Execute Success: The Third Ingredient to Success
Victory at all costs, victory in spite of all terror, victory however long and hard the road may be; for without victory there is no survival. Sir Winston Churchhill
Executing Your Plan
The execution phase brings together the planning and discipline concepts from the last postings and pieces together a strategy for time management and execution of your tasks. Our discussion continues:
Section II: Planning and Recording Daily Activities
For this discussion and illustration of the daily planning process, I will use the day planning system illustrated below. You can find this day planning system in the (Appendix as Form-N and Forms O.1-O.7 ). You are invited to copy these forms if they work for you.
Note: The Appendix also contains a task planning system as Forms P.1-P.7. You can use these forms if you like.
After you complete the scheduling and task assignment for the entire week, review your sheet for accuracy. Make sure you allocated enough time to complete all of the respective tasks. You may note some lapses in your schedule. This is good. You can keep these times open to catch up on tasks uncompleted earlier in the week. We will discuss daily task evaluation in another posting.
You might be more accustomed to day-to-day planning rather than scheduling your entire week. You will note that scheduling the entire week as instructed will help you manage your time more efficiently. You will get a macro view of your week and plan accordingly so that you are in control of your activities instead of the activities controlling you.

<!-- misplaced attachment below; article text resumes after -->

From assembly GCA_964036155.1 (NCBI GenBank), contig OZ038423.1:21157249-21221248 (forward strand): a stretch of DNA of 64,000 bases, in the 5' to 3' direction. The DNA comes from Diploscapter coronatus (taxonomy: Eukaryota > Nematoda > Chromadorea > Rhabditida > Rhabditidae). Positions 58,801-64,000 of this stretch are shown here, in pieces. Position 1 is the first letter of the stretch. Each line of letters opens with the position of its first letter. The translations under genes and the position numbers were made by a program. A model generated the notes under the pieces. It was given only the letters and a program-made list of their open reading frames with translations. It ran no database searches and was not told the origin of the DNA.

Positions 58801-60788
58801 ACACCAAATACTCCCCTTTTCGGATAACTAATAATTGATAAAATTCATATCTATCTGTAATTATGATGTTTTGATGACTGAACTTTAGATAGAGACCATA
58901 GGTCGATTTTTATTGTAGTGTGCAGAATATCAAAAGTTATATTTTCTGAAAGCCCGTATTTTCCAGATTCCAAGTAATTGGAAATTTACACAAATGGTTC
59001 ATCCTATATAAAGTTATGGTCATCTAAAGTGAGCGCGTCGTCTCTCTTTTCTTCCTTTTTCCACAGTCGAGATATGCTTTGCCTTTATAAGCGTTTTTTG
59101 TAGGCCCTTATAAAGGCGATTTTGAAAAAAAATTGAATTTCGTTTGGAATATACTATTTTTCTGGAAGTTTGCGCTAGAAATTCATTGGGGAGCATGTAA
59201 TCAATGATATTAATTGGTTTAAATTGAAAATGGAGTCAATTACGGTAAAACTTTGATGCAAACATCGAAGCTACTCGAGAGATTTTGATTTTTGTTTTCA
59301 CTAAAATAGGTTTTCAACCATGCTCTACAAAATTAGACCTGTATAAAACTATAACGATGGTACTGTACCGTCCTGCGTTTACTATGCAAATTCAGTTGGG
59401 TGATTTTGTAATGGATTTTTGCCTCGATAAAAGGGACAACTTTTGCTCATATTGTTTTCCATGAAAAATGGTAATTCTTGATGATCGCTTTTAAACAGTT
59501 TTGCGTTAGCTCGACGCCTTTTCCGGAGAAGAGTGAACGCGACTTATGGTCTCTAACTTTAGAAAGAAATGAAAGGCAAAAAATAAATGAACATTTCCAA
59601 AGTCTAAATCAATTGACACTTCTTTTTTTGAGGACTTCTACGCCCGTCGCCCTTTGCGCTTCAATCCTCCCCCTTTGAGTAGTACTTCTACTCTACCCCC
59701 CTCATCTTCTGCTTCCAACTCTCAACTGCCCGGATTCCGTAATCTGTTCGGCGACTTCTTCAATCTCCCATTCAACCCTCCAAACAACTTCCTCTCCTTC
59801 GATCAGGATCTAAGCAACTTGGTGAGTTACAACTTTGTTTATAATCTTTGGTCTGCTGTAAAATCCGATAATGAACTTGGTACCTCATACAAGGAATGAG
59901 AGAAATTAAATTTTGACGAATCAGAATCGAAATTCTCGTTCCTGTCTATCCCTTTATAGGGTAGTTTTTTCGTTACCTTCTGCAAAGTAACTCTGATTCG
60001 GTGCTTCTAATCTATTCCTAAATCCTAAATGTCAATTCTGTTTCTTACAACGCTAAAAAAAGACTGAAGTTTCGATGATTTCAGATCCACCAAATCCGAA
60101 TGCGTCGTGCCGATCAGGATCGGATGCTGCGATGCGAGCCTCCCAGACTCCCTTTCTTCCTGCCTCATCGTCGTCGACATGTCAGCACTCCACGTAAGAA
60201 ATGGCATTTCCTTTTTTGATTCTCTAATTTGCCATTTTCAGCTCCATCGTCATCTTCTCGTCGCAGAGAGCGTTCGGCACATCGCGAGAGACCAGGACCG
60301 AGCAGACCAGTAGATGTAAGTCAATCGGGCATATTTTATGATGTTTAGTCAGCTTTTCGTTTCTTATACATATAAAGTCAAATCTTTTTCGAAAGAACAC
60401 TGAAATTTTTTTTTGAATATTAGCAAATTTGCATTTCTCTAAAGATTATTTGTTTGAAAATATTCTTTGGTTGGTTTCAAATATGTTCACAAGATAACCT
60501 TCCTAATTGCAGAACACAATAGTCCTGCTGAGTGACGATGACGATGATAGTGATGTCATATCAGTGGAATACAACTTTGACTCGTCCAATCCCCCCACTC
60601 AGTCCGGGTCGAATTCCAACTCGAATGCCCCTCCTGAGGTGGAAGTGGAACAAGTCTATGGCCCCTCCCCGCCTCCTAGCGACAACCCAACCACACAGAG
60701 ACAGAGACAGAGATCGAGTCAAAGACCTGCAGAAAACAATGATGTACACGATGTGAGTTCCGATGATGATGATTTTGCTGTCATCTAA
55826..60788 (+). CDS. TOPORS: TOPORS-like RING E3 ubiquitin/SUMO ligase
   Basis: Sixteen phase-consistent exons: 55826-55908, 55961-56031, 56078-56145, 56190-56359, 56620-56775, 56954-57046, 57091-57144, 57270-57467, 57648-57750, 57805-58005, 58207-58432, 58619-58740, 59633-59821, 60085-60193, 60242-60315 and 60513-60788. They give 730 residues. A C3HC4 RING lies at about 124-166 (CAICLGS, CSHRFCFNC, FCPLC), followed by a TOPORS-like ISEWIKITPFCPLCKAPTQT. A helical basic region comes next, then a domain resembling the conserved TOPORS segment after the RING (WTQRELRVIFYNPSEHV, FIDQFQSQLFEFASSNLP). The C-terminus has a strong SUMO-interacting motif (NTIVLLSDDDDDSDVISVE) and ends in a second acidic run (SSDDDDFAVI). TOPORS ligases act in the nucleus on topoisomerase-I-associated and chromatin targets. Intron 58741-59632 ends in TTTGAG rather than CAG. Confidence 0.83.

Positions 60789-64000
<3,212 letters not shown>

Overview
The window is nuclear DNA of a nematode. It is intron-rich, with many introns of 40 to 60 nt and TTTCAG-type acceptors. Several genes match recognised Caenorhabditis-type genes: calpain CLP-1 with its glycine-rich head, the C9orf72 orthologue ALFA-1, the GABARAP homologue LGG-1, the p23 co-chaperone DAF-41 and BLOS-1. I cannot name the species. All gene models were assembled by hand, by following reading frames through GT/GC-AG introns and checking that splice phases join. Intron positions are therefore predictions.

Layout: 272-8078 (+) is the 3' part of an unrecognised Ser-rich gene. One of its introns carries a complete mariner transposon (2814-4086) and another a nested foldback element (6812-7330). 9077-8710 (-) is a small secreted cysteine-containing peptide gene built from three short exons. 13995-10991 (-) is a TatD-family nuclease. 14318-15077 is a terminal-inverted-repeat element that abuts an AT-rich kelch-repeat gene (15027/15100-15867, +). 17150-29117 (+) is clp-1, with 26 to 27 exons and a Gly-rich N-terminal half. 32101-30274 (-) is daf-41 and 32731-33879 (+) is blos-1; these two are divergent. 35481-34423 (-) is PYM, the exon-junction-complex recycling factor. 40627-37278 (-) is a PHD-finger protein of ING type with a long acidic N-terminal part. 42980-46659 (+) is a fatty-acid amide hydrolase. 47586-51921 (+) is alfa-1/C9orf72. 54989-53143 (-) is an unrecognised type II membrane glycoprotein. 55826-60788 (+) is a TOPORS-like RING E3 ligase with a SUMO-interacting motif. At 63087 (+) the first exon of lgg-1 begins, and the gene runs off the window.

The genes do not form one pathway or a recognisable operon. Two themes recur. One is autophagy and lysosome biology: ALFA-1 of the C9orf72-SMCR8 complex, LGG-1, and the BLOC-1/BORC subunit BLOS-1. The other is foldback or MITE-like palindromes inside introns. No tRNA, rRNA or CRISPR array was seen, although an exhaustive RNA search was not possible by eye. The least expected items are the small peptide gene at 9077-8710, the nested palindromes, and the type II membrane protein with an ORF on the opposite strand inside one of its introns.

You may question whether you can complete the schedule as indicated. Maybe not at first. But don’t become discouraged. It will take several weekly planning sessions before you become efficient. After a few weeks, you will be able to schedule time that fits within your capacity to complete assigned tasks.
Take the Weekly Assignment Sheet and transpose the scheduling and task assignments to your day planner if you haven’t already done so (as diagrammed by the letters in the illustration using Appendix Forms O.1-O.7). The following illustration shows an example for Monday planning.
As I indicated earlier, you may schedule your tasks and appointments directly to your day planner instead of using the Scheduling Worksheet. This will save you from having to transpose the information. I used the Scheduling Worksheet to demonstrate weekly scheduling. I invite you to use the worksheet if you find it helpful.
Your day planner is now your official calendar for the entire week. Everything required for the week has been scheduled and planned. If other events come up, you will simply manage them accordingly by scheduling these events for the next week or juggling your current schedule as appropriate. We will discuss these concepts later.
As you complete each task and appointment, simply check it off on your day planner. Also indicate whether you completed your character development goal for the day.
If you are using a day planning system other than Appendix Forms used in this illustration, you will need a Character Attribute Evaluation Sheet to record your character development progress. You can find this sheet in the appendix-Form Q. You can use the form and assemble it as part of your weekly reference kit described in the next step.
Assemble your weekly planning sheets into a neatly assembled weekly reference kit. You will refer to this kit regularly throughout the week as necessary. You will also use it to schedule tasks for next week.
Next week, we will review goal evaluation.
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